The economic solution to the labour market mismatches would be to complement the need to raise the educational and skill standards of the existing labour force as the economy becomes more knowledge-based with finding a new source of labour to fill the dead-end jobs. After all, no matter how fast the high-performance industries grow, there will always be a demand for janitors and hamburger-flippers at low wages. In fact, this is precisely what happens, but it is also obscured by political myth and rhetoric. Whatever they claim, all the advanced industrial economies import immigrants to fill grotty jobs, although by making it illegal or difficult they guarantee that these immigrants are all the more thoroughly exploited.

Sometimes this use of top-up labour has been explicit - for example when the NHS imported Caribbean medical staff in the late 1950s and early 1960s, or when Germany allowed in its Gastarbeiter. But with the scourge of high unemployment, politicians in the European countries have come to pretend that foreign workers are unwelcome even though they are the only people available to fill jobs that few of the native-born unemployed will consider.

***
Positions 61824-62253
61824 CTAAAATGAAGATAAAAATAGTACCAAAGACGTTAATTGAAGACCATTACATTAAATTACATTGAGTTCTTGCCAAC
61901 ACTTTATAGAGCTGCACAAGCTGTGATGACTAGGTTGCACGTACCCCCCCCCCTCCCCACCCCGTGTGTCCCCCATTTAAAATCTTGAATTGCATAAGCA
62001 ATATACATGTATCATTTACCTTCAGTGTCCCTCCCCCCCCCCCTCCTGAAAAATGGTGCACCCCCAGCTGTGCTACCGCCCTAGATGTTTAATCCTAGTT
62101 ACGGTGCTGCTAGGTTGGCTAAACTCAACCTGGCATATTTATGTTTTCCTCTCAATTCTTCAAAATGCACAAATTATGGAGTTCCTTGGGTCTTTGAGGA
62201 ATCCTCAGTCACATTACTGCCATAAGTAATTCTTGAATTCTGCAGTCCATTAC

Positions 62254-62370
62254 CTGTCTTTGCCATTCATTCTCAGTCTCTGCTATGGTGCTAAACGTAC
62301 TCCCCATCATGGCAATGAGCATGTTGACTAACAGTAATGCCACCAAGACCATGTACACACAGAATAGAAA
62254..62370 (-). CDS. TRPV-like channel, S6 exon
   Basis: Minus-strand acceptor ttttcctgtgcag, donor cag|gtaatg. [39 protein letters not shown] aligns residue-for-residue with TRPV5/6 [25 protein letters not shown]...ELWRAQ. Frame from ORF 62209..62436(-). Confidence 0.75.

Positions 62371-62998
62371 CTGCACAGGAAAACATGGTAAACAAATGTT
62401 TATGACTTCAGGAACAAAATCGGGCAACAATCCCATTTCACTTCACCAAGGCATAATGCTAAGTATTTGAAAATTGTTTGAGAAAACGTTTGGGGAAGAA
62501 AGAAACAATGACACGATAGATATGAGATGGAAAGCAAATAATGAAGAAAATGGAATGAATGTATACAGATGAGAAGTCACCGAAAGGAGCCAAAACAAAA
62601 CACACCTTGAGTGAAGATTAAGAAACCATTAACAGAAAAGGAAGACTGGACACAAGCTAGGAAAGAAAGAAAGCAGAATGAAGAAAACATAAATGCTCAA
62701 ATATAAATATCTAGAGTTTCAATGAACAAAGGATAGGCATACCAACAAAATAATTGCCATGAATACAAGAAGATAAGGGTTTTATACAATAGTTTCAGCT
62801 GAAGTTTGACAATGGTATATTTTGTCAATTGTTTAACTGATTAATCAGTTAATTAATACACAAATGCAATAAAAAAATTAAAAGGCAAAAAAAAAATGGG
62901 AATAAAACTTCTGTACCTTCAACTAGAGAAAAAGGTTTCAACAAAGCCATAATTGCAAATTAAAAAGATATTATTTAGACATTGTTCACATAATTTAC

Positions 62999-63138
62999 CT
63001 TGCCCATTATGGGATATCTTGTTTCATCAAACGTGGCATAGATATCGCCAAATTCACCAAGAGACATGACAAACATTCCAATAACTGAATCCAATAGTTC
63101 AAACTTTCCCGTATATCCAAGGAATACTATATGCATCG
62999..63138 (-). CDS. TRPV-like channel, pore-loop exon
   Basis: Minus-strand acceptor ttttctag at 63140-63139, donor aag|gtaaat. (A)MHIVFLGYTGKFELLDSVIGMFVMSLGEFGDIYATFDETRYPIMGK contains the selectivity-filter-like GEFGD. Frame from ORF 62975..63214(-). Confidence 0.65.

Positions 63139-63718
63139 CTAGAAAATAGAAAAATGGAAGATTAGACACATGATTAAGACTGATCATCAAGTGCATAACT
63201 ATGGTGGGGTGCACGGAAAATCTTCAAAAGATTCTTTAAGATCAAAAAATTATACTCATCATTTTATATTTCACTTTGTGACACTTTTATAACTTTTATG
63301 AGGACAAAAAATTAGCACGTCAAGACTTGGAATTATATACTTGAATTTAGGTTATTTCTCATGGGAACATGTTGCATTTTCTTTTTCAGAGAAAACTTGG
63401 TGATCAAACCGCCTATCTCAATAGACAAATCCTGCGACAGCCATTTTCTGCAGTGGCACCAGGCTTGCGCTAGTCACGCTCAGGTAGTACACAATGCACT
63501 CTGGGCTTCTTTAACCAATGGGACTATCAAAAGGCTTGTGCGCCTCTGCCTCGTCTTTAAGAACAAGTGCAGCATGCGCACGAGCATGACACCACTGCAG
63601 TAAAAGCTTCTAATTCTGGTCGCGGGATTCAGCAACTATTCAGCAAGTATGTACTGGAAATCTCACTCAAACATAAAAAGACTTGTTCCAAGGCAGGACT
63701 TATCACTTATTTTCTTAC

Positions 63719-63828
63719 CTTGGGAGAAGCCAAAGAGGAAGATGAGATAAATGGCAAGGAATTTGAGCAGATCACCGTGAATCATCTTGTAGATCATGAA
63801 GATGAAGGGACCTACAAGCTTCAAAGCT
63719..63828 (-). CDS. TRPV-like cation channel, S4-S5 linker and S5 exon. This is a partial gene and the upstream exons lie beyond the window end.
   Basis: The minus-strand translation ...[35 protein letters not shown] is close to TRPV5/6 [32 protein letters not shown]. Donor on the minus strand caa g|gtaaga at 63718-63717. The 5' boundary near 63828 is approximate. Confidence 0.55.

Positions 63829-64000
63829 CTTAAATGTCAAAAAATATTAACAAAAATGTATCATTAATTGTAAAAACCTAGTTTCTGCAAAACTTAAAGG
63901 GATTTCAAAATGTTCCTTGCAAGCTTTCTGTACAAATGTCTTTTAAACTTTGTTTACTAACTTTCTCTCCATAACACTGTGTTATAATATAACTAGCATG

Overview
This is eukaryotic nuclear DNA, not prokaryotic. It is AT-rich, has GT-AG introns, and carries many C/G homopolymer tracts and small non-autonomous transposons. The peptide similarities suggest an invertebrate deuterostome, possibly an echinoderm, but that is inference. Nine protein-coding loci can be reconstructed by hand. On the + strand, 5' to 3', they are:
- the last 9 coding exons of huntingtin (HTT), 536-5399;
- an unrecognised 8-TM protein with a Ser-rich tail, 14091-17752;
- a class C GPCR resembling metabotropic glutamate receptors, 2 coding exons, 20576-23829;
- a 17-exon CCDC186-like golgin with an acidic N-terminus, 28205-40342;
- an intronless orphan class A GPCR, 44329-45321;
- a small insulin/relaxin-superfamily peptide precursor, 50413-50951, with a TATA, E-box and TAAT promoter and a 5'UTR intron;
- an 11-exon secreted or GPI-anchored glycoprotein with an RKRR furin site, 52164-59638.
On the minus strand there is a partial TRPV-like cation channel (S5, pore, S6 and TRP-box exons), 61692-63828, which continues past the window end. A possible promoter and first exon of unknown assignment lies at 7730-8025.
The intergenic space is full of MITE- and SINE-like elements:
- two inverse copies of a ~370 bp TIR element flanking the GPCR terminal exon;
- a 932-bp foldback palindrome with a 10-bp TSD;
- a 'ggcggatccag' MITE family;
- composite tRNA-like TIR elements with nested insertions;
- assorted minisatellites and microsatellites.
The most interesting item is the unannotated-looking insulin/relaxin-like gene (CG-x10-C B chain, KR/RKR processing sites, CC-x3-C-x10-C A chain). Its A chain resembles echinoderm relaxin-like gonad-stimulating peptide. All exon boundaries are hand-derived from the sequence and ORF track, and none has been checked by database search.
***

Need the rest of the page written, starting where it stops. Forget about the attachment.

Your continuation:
It is deeply unfashionable to suggest, on the one hand that immigration might be a good thing, and on the other that it is to everybody's benefit if immigrants accept the bad jobs that nobody else wants. They are not "stealing" jobs because the work does not pay enough to attract the unemployed. Their employers can pay a low wage for low-productivity work. And the immigrants get their feet on the first rung of the economic ladder in the classic manner. The public policy problem - figuring out how to provide an acceptable standard of living for native-born, long-term unemployed workers whose productivity is low - is no better, but no worse than it would be anyway.